Whenever architectures evolve, they do so organically and naturally. That's one reason I like to look for natural and organic processes for analogies. In the real world, nothing grows like smooth linear or gently increasing curves. In real life, things crack and expand and bifurcate, and there's entropy and cycles and fractals all over the place.

Andy's Answer

Twitter is something completely new.

It is a new layer in the architecture. Developers are finding all sorts of small, niche-filling, cool things to do with it. It's simple. It's elegant. It's one of the new things to pop out of the idea magma to build the latest part of the zeitgeist continent.

Classify it otherwise if you will, but (in my opinion) you do so at your own risk.

Conclusion

The preceding words are merely my opinion. I welcome your thoughts.

:{> Andy

Published Friday, May 14, 2010 8:00 AM by andyleonard

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Comments

 

Michael J Swart said:

I would have written that twitter isn't *just* micro-blogging and that Twitter isn't just slow IM. Because it can be those things if that's how one uses it.

You're absolutely right that it's a new medium. Twitter isn't just a communication tool for ______. Twitter is a communication tool. And like you said, people are finding many ways to fill in the blank.

I thought that a large part of this article could have been written 100 years ago, after replacing "Twitter" with "Telephone Lines".

(I do realize that this comment is at odds with the idea that the <a href="http://en.wikipedia.org/wiki/The_medium_is_the_message">Medium is the Message</a>)

May 14, 2010 8:54 AM
 

alen said:

when i was in the Army in the 1990's we had a process that if you wanted to complain you had to follow the chain of command. even though all commanders had an open door policy, you were expected to first take it up the chain first.

the military had email for a long time, but then came hotmail. you could go to the library and send an email to your chain of command anonymously. after a year or two, they made up a name for this. flattening the chain of command or something like that. a private could complain to a colonel without going through the chain.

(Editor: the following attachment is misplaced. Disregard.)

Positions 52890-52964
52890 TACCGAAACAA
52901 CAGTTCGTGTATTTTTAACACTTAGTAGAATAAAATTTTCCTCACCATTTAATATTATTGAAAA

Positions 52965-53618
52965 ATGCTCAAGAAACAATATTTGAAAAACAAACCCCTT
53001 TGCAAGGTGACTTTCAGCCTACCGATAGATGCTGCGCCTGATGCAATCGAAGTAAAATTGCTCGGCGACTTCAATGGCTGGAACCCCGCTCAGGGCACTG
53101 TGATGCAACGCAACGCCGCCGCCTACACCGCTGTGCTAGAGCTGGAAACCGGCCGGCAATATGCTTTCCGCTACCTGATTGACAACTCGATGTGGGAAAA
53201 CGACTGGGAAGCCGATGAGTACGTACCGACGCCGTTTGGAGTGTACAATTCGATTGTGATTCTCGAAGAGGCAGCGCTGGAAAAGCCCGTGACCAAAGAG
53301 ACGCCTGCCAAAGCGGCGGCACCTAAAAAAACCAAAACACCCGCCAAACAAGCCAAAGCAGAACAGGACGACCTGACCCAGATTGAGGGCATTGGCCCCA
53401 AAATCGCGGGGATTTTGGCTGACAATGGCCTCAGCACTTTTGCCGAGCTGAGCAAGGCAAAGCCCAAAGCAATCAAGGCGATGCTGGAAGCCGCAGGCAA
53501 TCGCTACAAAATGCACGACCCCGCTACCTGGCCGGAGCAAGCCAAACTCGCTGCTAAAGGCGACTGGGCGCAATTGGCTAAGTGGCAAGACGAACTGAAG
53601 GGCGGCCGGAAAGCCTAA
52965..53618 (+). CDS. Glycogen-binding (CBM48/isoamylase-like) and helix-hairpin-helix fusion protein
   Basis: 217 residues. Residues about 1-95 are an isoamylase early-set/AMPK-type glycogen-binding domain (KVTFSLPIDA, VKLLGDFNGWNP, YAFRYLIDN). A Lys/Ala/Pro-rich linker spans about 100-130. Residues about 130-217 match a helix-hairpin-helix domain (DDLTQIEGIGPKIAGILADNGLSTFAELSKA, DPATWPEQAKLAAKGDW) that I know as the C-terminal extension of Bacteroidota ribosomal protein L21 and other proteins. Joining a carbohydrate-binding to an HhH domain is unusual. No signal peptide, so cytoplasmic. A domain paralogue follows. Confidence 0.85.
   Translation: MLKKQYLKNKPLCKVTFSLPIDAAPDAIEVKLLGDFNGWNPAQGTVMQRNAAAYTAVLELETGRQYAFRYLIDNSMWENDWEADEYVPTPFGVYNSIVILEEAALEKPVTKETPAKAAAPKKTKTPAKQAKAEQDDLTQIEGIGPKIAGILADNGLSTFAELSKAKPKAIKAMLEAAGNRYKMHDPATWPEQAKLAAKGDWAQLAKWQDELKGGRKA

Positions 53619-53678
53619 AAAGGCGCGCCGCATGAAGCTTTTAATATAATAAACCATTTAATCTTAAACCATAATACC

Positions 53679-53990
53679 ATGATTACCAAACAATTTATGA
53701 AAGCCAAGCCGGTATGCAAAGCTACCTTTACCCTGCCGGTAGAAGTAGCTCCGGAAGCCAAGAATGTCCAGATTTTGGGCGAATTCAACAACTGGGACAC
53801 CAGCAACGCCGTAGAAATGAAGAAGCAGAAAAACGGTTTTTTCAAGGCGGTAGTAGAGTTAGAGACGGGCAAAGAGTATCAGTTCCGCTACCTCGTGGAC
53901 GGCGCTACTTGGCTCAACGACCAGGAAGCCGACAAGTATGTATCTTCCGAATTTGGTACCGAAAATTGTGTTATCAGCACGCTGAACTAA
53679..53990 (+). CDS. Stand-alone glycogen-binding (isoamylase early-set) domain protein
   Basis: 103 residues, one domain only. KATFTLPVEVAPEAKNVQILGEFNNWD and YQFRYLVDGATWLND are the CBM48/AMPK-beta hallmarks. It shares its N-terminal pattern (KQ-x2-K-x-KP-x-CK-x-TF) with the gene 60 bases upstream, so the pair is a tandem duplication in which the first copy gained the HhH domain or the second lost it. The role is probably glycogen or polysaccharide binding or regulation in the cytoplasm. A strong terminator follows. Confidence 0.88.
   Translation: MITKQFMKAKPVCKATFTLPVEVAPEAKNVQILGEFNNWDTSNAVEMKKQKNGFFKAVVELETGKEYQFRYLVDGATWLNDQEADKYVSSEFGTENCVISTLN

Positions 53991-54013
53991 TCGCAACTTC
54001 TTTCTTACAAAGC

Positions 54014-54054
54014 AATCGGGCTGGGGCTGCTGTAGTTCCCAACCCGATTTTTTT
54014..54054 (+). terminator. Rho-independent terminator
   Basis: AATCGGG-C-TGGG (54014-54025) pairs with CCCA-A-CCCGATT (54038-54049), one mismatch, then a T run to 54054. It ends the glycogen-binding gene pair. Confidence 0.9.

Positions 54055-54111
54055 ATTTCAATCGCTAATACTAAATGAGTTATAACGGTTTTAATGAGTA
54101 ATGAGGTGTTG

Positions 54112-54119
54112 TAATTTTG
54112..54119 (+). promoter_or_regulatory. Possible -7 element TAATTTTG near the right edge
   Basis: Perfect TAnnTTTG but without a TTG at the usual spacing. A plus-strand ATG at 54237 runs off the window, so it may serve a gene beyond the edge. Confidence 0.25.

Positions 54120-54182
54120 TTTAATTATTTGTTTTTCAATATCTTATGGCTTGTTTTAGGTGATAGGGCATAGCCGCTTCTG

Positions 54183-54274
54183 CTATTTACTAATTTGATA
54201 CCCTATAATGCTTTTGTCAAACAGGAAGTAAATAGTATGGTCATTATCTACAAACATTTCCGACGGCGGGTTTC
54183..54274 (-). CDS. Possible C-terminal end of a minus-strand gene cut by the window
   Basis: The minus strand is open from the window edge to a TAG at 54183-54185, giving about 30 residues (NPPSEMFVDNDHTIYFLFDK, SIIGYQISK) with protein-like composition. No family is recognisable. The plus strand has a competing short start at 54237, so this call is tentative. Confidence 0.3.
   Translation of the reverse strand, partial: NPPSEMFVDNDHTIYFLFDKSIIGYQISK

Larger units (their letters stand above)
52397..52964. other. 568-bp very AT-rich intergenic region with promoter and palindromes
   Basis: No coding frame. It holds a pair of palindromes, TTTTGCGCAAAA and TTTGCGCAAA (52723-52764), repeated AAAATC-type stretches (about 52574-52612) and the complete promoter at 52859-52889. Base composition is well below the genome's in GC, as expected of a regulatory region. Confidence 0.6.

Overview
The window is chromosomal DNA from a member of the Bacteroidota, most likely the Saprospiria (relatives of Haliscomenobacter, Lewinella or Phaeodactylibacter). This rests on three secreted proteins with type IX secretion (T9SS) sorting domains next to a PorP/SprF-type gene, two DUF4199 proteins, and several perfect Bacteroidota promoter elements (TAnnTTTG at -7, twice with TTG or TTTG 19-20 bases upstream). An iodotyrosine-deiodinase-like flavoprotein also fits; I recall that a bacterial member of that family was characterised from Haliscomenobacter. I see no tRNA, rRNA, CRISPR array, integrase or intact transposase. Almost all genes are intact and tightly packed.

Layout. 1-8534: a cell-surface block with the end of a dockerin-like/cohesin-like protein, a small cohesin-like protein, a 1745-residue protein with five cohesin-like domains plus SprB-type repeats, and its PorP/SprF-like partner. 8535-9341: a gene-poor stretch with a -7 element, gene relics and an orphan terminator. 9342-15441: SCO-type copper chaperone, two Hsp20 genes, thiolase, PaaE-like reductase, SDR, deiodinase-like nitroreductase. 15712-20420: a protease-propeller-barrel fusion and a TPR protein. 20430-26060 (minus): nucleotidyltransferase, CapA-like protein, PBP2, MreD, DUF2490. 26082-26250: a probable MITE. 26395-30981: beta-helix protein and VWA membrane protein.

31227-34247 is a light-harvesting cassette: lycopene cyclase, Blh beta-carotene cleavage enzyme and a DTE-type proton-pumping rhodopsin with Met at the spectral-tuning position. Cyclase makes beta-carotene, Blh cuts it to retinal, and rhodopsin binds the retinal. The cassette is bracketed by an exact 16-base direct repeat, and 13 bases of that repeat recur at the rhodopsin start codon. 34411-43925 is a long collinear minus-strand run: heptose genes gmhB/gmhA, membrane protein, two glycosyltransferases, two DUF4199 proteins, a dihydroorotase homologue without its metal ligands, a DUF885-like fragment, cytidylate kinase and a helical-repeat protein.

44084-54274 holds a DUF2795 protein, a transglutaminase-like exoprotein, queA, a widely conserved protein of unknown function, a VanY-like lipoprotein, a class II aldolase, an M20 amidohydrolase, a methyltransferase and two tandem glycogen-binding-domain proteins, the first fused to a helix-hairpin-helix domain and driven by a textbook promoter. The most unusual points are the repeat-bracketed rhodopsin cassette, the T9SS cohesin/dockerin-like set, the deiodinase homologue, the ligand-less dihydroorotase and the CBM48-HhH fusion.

Twitter is on a larger scale. in the old days you had to read a magazine to read up on your favorite musician or actor or actress. now you can follow them on twitter and ask them stuff directly. Same with questions on SQL or anything else. you don't need a big media company to get information when you can go straight to the source

May 14, 2010 9:25 AM
 

Chris Randall said:

I agree with Michael in saying Twitter isn't *just* microblogging - microblogging was in fact Twitter's initial announced purpose. That some people use it for other purposes doesn't remove that usage.

I've been around long enough to have seen and used everything from "talk" between old IBM VM systems, IRC, chat rooms and IM and now Twitter, and other than APIs, I'm not seeing anything in Twitter that hasn't been done before. It's just easier to get at by the masses. it's not anything completely new. Then again, is anything? :)

For a fun read, check out "The Victorian Internet", a book about the changes to communication brought about by the adoption of the telegraph: http://tinyurl.com/3y2gf92

May 14, 2010 11:04 AM
 

Steve Jones said:

I have come to see Twitter as this Graffiti wall in a long hallway where people wander through during the day. Some are there a long time, some a few minutes, and what you wrote can get overwritten quickly, but not necessarily so.

May 14, 2010 11:53 AM